Bladine: Patriotism doesn’t thrive in secrecy

There’s big political news afoot, but I was sworn to secrecy this week by Donald Trump Jr.’s email: “This confidential invitation is meant only for you — do not share it with anyone. My father and I are trusting you.”

Junior continued: “My father is about to announce something huge. He is giving you the exclusive opportunity to be on the Official Trump Announcement Priority List. This means you will be among the First Patriots to hear the breaking news from my father.”

I doubt that my violation of Junior’s secrecy plea will have consequences. It’s a reminder of the drama playing across America in secret campaigns whipping up fervor among believers of the Big Steal and the Democrats’ plot to end all personal and economic freedoms.

Another DJT surrogate sent this related email: “Can you keep a secret? President Trump’s brand-new social media site is launching this month. It’s going to be huge … This is a big deal, since only a few Top Patriots are selected. Don’t tell anyone.”

I would have felt more honored to be on DJT’s A-list if the email hadn’t been addressed to “Paul.”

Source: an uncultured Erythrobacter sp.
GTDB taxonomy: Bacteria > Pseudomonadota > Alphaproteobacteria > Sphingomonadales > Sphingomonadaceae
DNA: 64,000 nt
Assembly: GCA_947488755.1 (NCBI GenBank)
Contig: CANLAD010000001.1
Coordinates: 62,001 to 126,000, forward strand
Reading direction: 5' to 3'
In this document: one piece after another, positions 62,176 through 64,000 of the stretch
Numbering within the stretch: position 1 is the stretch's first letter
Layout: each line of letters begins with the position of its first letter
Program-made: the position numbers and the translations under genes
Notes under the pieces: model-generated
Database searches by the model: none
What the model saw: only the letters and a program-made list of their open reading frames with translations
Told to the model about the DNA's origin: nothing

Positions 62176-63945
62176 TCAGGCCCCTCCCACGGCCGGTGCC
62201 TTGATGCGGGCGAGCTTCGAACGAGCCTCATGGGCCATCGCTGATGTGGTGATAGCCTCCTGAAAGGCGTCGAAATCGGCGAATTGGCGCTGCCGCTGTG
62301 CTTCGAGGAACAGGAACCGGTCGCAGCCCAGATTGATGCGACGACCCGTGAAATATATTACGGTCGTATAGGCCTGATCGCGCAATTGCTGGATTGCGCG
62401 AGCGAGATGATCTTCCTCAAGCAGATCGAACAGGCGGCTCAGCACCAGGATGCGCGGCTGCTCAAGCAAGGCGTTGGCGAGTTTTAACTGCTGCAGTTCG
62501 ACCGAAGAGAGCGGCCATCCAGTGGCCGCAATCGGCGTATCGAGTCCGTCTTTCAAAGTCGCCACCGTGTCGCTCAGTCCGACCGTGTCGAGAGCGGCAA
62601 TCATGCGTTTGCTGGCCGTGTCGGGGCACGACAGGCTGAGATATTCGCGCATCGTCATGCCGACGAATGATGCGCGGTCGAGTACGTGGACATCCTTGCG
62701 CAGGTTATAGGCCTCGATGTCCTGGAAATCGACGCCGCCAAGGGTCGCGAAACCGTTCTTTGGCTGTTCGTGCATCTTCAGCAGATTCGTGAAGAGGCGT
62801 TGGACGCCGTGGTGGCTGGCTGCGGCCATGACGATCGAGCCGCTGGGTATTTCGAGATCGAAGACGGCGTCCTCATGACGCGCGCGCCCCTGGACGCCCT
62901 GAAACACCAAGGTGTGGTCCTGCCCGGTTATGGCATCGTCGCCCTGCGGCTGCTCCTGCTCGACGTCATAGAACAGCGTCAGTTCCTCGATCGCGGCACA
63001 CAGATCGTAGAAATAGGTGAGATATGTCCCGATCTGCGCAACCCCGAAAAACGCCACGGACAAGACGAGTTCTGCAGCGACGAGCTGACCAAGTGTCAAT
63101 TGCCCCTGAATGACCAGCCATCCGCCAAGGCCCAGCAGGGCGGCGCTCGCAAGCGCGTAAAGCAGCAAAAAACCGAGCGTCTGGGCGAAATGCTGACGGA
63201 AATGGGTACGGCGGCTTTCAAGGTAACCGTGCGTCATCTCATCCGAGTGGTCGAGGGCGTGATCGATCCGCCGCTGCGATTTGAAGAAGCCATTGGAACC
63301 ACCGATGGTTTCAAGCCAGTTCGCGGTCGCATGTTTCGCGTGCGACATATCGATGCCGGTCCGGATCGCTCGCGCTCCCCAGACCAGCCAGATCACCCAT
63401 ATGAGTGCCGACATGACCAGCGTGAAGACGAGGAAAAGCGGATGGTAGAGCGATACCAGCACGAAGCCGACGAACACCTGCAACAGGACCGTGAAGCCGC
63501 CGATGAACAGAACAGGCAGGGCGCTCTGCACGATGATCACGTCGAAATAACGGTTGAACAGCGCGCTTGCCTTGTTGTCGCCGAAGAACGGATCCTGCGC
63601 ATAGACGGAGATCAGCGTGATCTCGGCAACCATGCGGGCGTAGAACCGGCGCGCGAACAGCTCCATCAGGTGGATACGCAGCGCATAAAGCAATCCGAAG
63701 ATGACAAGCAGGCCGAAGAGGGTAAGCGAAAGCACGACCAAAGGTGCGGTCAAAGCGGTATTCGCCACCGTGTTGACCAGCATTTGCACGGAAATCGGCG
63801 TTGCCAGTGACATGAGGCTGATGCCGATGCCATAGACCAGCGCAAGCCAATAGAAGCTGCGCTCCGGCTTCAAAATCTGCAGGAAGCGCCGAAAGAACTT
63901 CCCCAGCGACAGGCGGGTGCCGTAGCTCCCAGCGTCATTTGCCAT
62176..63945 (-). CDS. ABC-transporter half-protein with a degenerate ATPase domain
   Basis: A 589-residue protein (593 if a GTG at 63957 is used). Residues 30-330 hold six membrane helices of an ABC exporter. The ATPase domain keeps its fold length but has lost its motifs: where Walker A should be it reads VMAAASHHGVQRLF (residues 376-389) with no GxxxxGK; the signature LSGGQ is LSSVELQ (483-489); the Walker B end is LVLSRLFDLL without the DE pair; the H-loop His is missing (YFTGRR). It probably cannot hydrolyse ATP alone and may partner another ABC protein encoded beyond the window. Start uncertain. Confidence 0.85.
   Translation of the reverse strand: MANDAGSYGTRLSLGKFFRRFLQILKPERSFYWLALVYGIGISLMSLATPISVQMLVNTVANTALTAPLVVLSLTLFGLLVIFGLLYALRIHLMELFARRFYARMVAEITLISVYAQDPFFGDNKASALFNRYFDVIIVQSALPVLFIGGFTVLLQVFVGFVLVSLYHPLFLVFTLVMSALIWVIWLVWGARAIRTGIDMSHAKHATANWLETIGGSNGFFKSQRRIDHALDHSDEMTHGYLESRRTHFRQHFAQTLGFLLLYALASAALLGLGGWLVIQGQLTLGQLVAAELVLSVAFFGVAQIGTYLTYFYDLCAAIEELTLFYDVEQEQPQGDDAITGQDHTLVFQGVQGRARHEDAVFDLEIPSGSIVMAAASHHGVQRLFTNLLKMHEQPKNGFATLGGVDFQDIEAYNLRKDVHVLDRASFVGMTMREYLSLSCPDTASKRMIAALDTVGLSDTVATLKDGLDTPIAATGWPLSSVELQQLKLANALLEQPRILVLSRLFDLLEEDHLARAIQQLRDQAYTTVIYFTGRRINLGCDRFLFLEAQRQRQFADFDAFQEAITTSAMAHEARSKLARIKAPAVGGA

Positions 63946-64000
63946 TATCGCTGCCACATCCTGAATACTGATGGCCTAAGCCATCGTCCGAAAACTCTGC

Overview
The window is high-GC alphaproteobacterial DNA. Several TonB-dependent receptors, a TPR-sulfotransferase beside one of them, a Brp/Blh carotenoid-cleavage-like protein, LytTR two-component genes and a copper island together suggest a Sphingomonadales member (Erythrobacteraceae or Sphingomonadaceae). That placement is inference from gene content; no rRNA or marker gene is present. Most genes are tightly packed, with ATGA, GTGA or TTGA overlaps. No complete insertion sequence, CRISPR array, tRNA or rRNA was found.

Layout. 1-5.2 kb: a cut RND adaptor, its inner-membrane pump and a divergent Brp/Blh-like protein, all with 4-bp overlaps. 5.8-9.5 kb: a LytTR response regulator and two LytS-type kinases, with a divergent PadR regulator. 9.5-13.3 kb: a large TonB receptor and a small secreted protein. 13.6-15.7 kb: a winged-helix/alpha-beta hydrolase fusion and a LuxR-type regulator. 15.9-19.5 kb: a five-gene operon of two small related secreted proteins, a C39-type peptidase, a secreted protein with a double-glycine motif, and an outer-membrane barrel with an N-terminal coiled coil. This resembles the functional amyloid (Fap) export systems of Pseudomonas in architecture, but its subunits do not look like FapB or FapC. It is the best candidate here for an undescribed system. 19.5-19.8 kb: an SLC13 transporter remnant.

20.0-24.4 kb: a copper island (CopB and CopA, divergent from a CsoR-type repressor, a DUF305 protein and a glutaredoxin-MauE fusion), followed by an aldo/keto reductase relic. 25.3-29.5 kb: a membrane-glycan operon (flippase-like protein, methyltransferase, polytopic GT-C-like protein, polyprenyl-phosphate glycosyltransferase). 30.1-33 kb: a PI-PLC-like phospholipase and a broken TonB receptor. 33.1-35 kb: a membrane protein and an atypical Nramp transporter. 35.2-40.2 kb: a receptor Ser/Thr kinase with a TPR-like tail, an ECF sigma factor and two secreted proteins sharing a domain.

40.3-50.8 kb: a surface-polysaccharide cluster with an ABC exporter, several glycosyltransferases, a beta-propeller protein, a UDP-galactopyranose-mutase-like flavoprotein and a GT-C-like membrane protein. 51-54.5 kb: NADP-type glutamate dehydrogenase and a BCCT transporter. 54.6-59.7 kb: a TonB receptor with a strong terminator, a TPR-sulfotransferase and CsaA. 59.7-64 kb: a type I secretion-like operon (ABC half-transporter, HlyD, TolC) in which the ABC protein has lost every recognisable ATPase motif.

But speaking of patriots, how about U.S. Senate Minority Leader Mitch McConnell, R-Kentucky? You may or may not love his politics, which shifted right from his early years as a moderate, but you can respect his stand-up statement this week about the Jan. 6, 2021, assault on our U.S. Capital.

McConnell for years has been squeezed by a combination of political pragmatism, internal conscience, and external consciousness of a growing threat to his Republic Party. It was a last straw when the Republican National Committee voted to censure Republican U.S. Reps. Liz Cheney of Wyoming and Adam Kinzinger of Illinois.

The RNC said their participation on the House committee investigating Jan. 6 is part of “a Democrat-led persecution of ordinary citizens engaged in legitimate political discourse.”

That phrase — “legitimate political discourse” — will ring loud and long in upcoming campaigns. But meanwhile, in its aftermath, Mitch McConnell was clear and concise and patriotically correct:

“ We all were here; we saw what happened. It was a violent insurrection for the purpose of trying to prevent the peaceful transfer of power — after a legitimately certified election — from one administration to the next. That’s what it was.”

Politics and ideologies aside, I’ll stand with McConnell, Cheney and Kinzinger in their recognition that real patriotism is not partisan. And it definitely is not a secret.

Jeb Bladine can be reached at jbladine@newsregister.com or 503-687-1223.


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